Harsher penalties for domestic violence offenders
FAMILY abuse thugs who strangle their victims now face seven years behind bars.
The Queensland Government on Tuesday evening passed a bill adding non-fatal strangulation as a stand-alone offence to the state's criminal code.
The law applies to any form of choking, strangling and/or suffocating acts. Perpetrators could be jailed for a maximum of seven years.
Domestic violence expert Professor Heather Douglas said making strangulation a crime in its own right was important recognition of the impacts of these assaults.
"Strangulation is such a serious action," the University of Queensland TIC Beirne School of Law academic said.
"It leads to all sorts of harms including long-term illness that might not be captured (by doctors or police) within a couple of days of the offence.
"The other thing that's been shown by researchers is that when strangulation occurs in a domestic and family violence context, the risk of death or serious harm is very clear.
"It's a very good red flag for future risk of serious harm."
Tuesday's parliamentary sitting also saw the unimpeded passage of amendments to the Penalties and Sentences Act 1992, allowing judges to consider domestic violence as an aggravating factor when sentencing perpetrators.
"This will require judicial officers to consider the context in which domestic violence offences occur, and in doing so, consider imposing a higher sentence that is within the usual range but not above the maximum penalty," Attorney-General Yvette D'Ath said.
Ms D'Ath said the changes also re-instated the ability of judges to receive submissions from prosecutors and defence lawyers on the available range of appropriate sentences.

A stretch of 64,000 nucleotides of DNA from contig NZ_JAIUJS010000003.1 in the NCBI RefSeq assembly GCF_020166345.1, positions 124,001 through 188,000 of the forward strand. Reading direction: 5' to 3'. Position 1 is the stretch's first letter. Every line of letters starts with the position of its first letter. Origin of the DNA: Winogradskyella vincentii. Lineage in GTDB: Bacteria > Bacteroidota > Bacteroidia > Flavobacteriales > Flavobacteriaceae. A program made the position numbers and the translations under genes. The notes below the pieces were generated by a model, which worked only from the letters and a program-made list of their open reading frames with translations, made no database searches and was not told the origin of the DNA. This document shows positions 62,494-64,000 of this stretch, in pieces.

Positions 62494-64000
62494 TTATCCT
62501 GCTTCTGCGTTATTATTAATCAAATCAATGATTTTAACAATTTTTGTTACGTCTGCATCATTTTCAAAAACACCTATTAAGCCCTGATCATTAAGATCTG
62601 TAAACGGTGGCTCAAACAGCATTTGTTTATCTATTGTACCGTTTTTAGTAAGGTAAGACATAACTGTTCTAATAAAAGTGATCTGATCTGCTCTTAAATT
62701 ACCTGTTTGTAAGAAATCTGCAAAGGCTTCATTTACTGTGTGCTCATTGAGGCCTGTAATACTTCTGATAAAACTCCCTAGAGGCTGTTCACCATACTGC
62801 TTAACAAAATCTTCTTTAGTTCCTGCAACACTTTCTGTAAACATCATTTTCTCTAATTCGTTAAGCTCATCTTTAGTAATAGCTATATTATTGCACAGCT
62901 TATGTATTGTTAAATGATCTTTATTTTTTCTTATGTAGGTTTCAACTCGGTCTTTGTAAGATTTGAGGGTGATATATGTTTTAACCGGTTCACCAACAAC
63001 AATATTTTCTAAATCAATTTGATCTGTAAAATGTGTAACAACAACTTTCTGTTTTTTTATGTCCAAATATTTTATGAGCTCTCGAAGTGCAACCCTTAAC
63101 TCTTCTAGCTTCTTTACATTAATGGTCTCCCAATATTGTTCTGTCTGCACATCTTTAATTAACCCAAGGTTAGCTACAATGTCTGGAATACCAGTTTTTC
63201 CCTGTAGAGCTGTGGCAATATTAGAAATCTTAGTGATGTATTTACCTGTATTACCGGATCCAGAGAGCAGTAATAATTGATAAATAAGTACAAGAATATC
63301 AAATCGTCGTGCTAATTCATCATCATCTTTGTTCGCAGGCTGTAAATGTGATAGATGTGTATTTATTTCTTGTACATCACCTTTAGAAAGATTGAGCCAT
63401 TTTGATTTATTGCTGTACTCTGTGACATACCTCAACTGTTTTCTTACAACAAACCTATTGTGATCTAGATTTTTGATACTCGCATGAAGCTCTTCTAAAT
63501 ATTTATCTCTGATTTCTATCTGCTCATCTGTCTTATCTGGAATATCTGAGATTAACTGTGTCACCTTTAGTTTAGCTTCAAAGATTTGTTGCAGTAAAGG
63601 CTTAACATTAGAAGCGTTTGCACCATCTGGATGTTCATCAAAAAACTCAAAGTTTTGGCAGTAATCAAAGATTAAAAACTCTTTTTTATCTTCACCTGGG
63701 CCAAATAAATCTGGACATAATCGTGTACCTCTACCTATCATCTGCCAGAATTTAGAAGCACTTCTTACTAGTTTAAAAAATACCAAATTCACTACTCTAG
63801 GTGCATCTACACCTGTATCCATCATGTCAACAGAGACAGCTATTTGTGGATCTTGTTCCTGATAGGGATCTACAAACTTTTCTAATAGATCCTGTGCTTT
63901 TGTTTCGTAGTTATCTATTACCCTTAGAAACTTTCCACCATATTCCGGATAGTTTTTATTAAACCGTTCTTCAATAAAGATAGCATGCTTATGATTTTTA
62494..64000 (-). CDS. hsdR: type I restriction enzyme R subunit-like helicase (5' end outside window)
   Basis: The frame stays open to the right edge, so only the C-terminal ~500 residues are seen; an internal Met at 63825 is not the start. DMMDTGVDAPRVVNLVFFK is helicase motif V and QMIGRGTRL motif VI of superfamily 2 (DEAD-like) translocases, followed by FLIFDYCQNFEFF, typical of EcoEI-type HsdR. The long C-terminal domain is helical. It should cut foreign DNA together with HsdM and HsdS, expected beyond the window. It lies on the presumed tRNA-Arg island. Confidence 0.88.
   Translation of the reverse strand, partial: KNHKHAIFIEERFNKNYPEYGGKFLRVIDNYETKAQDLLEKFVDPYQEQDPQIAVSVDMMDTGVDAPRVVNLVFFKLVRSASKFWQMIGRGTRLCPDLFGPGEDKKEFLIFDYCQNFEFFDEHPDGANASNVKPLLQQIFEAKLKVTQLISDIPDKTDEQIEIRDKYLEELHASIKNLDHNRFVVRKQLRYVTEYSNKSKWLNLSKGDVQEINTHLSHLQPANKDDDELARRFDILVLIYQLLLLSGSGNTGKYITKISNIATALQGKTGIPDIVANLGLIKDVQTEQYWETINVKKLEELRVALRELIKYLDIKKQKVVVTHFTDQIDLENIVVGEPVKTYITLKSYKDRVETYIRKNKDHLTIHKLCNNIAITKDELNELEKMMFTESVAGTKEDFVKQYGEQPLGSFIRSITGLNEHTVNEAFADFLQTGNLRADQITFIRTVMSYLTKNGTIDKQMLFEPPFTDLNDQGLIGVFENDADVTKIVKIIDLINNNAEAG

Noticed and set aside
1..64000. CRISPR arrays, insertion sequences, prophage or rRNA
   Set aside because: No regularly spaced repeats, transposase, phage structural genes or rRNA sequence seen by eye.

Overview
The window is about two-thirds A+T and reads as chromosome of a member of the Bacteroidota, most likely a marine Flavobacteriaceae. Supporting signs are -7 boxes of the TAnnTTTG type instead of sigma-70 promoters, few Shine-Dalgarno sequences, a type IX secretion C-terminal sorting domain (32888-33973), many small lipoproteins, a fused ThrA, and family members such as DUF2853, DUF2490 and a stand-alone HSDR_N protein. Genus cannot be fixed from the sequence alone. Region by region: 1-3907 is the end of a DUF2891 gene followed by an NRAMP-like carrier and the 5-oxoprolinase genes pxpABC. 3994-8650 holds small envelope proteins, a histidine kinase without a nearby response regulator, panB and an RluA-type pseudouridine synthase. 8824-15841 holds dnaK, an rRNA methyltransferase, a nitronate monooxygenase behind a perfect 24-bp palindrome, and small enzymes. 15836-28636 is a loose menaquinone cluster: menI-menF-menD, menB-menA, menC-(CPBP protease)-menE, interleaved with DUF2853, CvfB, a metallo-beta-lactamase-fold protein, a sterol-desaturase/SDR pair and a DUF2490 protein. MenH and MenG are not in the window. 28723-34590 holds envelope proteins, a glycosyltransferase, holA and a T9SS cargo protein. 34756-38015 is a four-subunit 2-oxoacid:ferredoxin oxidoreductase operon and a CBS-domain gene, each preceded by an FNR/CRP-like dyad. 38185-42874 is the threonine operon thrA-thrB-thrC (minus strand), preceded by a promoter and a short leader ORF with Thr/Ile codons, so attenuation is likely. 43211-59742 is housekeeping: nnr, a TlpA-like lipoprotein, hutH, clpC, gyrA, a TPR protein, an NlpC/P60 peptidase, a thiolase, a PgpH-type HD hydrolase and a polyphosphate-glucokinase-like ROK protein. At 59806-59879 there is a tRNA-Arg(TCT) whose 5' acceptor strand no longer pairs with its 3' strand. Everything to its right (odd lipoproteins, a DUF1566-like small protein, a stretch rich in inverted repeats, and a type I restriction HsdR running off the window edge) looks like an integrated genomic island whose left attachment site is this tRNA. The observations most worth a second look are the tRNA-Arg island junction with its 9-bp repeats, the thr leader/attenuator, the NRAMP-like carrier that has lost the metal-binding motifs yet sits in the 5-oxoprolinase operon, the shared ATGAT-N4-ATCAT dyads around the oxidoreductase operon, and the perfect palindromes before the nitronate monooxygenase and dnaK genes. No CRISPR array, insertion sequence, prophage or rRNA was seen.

"This will return proceedings to the situation that existed prior to the 2014 High Court decision in Barbaro &
Zirilli v The Queen and will improve consistency in sentencing, as well as assist in the efficient running of courtrooms," Ms D'Ath said.
The strangulation bill was among 121 recommendations the government took responsibility for of the 140 put forward in 2015's ground-breaking Special Taskforce on Domestic Violence's Not Now, Not Ever report.
Minister for the Prevention of Domestic and Family Violence Shannon Fentiman said the State Government was working towards rolling out all of those recommendations.
"These important legislative changes will support the safety and security of victims of domestic and family violence while we embark on a broader education and awareness campaign to drive real change on the terrible burden of domestic violence in our community," Ms Fentiman said.
*For 24-hour support in Queensland phone DVConnect on 1800 811 811, Mensline on 1800 600 636 or the national hotline 1800RESPECT on 1800 737 732. - ARM NEWSDESK